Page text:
The ‘97 final was the first women’s match to be shown on television in Bengal, along with live commentary on the radio. There were more than 20,000 spectators in the stadium, including some eminent guests like the then Sports Minister of West Bengal Mr. Subhas Chakraborty, Chief Minister Mr. Jyoti Basu and many others. Memories of the loss to Manipur in this very ground a couple of years back was still fresh in everybody’s memory. This also meant extra pressure on the home team, who were missing their mainstay.
Last year the winner had been decided on penalties, and this year also seemed to be heading down a similar path with the match goalless after 85 minutes. On the side-lines, Bengal coach Shanti Mallick was seen muttering instructions and tending to the wounded left leg of Bandana, getting ready to be substituted in. Once she entered the match, Manipur’s control of the game was somewhat reduced and Bengal regained the foothold. Soon 90 minutes were over and the game entered extra-time. The match was now going to be decided on golden goal – whoever scored first would be declared the winner.
The 1st half of extra-time passed by without much incidence. Then, with three minutes left in the 2nd half of extra time, midfielder Chaitali Kar sent in a long ball from the centre line towards the penalty box, her target being 16-year-old Bandana.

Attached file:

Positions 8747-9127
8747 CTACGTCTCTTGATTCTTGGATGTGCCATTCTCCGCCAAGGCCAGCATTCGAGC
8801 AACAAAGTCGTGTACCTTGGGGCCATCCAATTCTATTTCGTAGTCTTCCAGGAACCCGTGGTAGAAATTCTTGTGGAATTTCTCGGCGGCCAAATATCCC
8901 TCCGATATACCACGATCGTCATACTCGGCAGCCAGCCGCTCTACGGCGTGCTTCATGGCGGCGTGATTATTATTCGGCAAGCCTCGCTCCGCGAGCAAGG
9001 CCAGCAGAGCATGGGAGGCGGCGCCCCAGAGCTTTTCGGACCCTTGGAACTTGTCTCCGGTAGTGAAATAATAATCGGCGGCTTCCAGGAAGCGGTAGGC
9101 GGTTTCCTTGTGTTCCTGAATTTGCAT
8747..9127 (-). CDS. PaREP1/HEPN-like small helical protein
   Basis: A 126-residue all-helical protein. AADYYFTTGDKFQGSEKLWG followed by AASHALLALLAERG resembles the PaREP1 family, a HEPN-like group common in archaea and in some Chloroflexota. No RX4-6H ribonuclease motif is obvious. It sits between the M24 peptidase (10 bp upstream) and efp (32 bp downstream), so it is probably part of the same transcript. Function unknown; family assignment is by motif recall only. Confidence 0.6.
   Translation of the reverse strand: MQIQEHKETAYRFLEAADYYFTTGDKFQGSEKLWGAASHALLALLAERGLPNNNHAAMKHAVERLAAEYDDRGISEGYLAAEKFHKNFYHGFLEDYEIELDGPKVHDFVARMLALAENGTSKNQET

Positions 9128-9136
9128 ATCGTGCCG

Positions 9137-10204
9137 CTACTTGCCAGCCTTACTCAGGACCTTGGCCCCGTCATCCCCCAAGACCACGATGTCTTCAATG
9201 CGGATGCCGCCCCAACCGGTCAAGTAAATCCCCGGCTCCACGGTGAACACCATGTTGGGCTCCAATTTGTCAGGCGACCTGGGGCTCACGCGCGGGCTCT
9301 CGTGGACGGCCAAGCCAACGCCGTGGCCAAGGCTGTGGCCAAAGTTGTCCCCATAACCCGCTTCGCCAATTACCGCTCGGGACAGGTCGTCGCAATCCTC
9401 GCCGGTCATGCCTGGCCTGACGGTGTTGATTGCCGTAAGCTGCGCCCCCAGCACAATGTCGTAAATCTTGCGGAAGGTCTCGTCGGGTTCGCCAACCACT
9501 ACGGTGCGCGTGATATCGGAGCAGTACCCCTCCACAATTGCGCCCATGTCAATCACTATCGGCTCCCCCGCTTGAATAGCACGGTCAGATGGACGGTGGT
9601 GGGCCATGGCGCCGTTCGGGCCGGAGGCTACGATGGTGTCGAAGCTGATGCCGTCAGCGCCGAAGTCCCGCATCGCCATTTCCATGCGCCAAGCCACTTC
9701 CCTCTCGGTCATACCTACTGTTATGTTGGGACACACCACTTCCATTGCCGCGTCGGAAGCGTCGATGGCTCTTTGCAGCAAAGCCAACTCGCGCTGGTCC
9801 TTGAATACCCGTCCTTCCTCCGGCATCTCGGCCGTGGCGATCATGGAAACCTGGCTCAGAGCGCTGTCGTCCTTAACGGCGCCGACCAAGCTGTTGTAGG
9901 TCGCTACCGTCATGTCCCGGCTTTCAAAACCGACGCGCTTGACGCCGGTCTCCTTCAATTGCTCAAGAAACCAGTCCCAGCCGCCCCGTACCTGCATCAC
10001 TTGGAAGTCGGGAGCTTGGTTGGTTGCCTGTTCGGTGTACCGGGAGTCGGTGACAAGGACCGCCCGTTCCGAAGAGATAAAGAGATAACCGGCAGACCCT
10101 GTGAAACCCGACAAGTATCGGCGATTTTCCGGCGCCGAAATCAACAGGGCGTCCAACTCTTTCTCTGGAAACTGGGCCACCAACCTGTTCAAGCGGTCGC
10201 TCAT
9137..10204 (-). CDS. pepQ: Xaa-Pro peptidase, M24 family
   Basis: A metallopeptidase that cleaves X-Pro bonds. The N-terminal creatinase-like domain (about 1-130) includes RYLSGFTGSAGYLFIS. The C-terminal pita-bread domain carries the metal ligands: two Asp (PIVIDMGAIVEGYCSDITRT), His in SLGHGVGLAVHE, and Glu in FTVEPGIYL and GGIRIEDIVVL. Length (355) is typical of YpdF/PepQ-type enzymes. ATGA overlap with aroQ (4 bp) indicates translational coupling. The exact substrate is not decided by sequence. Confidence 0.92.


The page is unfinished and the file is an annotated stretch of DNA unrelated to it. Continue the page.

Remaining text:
Bandana’s face glows as she recalls the fondest memory of her life:
“I controlled the ball on my chest and turned towards the left. With only the goalkeeper to beat, I took a shot at it from distance with my injured left foot. The goalkeeper was almost 6 feet tall and played for the Indian national team, but the volley was perfect and she couldn’t stop it. I would never forget the joy as the ball went into the net.”
The stadium erupted in jubilation. A true golden goal! The goal that brought home the trophy for Bengal and made Bandana a star.
After her heroics with the state team, Bandana was offered a contract from Income Tax SAC — a team every player in the semi-professional set up of Indian Women’s football dreamt of playing for. The reason being because the players were guaranteed a job in the revered Income Tax department of the central government after retirement. Bandana signed the contract and became the highest paid woman footballer of her time.